Late Payment Fee Escapes the Penalty Tag

late payment fee

In a recent NZ Court of Appeal decision a late payment fee of over $30 million on a $37 million loan dodged the penalty tag. The Court held the fee to be proportionate to the lender’s interests and so enforceable.

What are the effects of this key judgment? It certainly issues a warning to commercial borrowers. Escaping late payment fees may not be as simple or clear cut.

The decision in Wilaci Pty Ltd v Torchlight Fund No 1 LP [2017] NZCA is relevant to all businesses using late payment fee clauses in their contracts. Although the case took place in New Zealand, Australian law bound the Courts in reaching a decision.

The key facts

Wilaci lent $37 million to Torchlight, a private equity fund. Torchlight needed urgent short-term funding but failed to arrange a loan from a commercial lender. The loan term was 60 days. Wilaci, not in the business of lending, sought to manage its risks. The key conditions included:

  • interest of $320,000
  • a lending fee of $5 million to be paid 60 days after the end of the term
  • a late payment fee of $500,000 per week

Torchlight did not repay the loan within 60 days. Over a period of almost two years Wilaci unsuccessfully requested payment.  Thereafter Wilaci issued a demand for the late payment fee, which by then amounted to over $28 million.

Torchlight refused, arguing that the fee was an unlawful penalty at common law. Torchlight succeeded in the High Court but the matter came before the Court of Appeal due to an appeal by Wilaci.

The arguments surrounding the late payment fee

Torchlight argued that the fee was excessive compared to the loss Wilaci suffered on delayed payment. Therefore it was a penalty. The fee equalled an 80% return on the $37 million loan.

Wilaci denied that the late payment fee was a penalty:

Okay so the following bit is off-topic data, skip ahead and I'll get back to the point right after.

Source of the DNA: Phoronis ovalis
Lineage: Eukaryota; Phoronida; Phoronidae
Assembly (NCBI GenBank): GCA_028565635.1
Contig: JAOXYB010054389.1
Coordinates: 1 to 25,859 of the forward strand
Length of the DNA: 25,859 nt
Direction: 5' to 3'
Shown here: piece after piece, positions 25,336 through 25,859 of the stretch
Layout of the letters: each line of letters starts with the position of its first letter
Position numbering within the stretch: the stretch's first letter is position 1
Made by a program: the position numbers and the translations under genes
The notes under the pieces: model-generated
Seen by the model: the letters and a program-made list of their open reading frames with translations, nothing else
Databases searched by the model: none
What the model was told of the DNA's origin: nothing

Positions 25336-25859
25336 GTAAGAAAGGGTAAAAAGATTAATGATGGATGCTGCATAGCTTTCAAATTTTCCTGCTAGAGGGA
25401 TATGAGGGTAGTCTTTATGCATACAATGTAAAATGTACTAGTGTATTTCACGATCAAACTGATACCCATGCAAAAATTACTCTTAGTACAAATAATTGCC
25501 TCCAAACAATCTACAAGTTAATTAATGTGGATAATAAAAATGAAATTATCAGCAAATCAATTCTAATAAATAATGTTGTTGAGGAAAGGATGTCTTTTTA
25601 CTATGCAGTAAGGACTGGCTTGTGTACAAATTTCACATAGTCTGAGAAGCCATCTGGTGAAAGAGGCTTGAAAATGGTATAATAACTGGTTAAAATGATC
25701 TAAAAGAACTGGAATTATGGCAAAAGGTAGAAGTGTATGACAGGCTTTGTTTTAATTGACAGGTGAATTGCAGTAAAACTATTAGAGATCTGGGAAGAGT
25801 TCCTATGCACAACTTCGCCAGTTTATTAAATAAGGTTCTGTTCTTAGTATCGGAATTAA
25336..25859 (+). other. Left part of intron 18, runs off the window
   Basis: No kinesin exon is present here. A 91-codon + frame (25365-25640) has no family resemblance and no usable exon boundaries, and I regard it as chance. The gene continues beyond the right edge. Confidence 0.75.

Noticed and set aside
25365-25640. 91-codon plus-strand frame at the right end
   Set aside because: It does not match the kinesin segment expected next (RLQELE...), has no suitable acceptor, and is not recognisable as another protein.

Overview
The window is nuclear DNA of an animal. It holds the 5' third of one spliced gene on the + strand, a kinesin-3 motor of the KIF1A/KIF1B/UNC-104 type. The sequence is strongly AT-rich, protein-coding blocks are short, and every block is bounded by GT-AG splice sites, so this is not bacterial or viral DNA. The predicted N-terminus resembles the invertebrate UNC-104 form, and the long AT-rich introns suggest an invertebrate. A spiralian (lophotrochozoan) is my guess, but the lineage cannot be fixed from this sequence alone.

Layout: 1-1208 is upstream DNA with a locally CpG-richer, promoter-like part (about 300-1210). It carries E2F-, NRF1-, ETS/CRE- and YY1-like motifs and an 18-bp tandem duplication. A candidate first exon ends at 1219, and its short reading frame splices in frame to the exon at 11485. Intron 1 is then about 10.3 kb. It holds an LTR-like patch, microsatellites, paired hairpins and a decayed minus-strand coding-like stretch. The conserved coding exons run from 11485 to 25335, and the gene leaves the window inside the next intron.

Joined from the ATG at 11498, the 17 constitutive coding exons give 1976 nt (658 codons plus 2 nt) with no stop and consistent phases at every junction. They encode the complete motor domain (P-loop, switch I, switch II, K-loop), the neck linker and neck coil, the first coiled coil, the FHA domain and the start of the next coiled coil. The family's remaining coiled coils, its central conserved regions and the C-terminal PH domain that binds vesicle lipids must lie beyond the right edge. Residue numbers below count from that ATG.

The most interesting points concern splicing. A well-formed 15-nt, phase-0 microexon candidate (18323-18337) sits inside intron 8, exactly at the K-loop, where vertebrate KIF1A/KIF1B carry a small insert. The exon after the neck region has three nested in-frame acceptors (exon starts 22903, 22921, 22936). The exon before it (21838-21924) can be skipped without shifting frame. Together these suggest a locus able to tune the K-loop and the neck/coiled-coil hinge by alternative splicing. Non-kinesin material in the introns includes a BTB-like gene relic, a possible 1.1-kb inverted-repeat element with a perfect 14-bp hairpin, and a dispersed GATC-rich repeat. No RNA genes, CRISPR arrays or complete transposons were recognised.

• Firstly, the fee was not payable on breach of term. Rather Torchlight paid the price for the benefit of using the $37 million after the 60 day term ended.
  • Secondly, Wilaci said the fee was not extravagant. It amounted to $2.5 million a month. This was less than the lending fee plus interest, which worked out at $2.66 a month.

The decision reached by the Court of Appeal

The Court of Appeal decided that the late payment fee was not a penalty. It concluded that the intention of the fee was not punitive.

In reaching its decision the Court stressed the commercial context of the two parties. Relevant factors were:

  • Wilaci was not a commercial lender therefore could demand more protection than a company involved full time in the lending industry;
  • it was a high risk transaction therefore Wilaci needed substantial returns;
  • both parties had sophisticated commercial experience;
  • the fee payable on breach was lower than the cost of credit before default therefore the Court found that it was not extravagant.

What does the ruling mean?

It seems that the Court is less likely to label a clause as a penalty if negotiated by sophisticated commercial parties. However, in cases where there is not equal bargaining power between the parties, the Court may interpret the penalty doctrine more narrowly.

In conclusion, commercial lenders and businesses should carefully examine late payment fees and other liquidated damages clauses.


Related articles

Short Term Loan Transaction Fails: Is Borrower Liable?

Penalty Doctrine: High-Risk Loans Warrant Greater Returns

Avoid Penalty Interest Rates: Pre-Paid vs Retained Interest

Penalty Interest: Higher & Lower Interest Rate Permissible

High Court Clarifies the Operation of the Penalties Doctrine


This publication is for your general information and interest only. It is therefore not intended to be comprehensive, and does not constitute and must not be relied on as legal advice. You must seek advice tailored to your specific circumstances.



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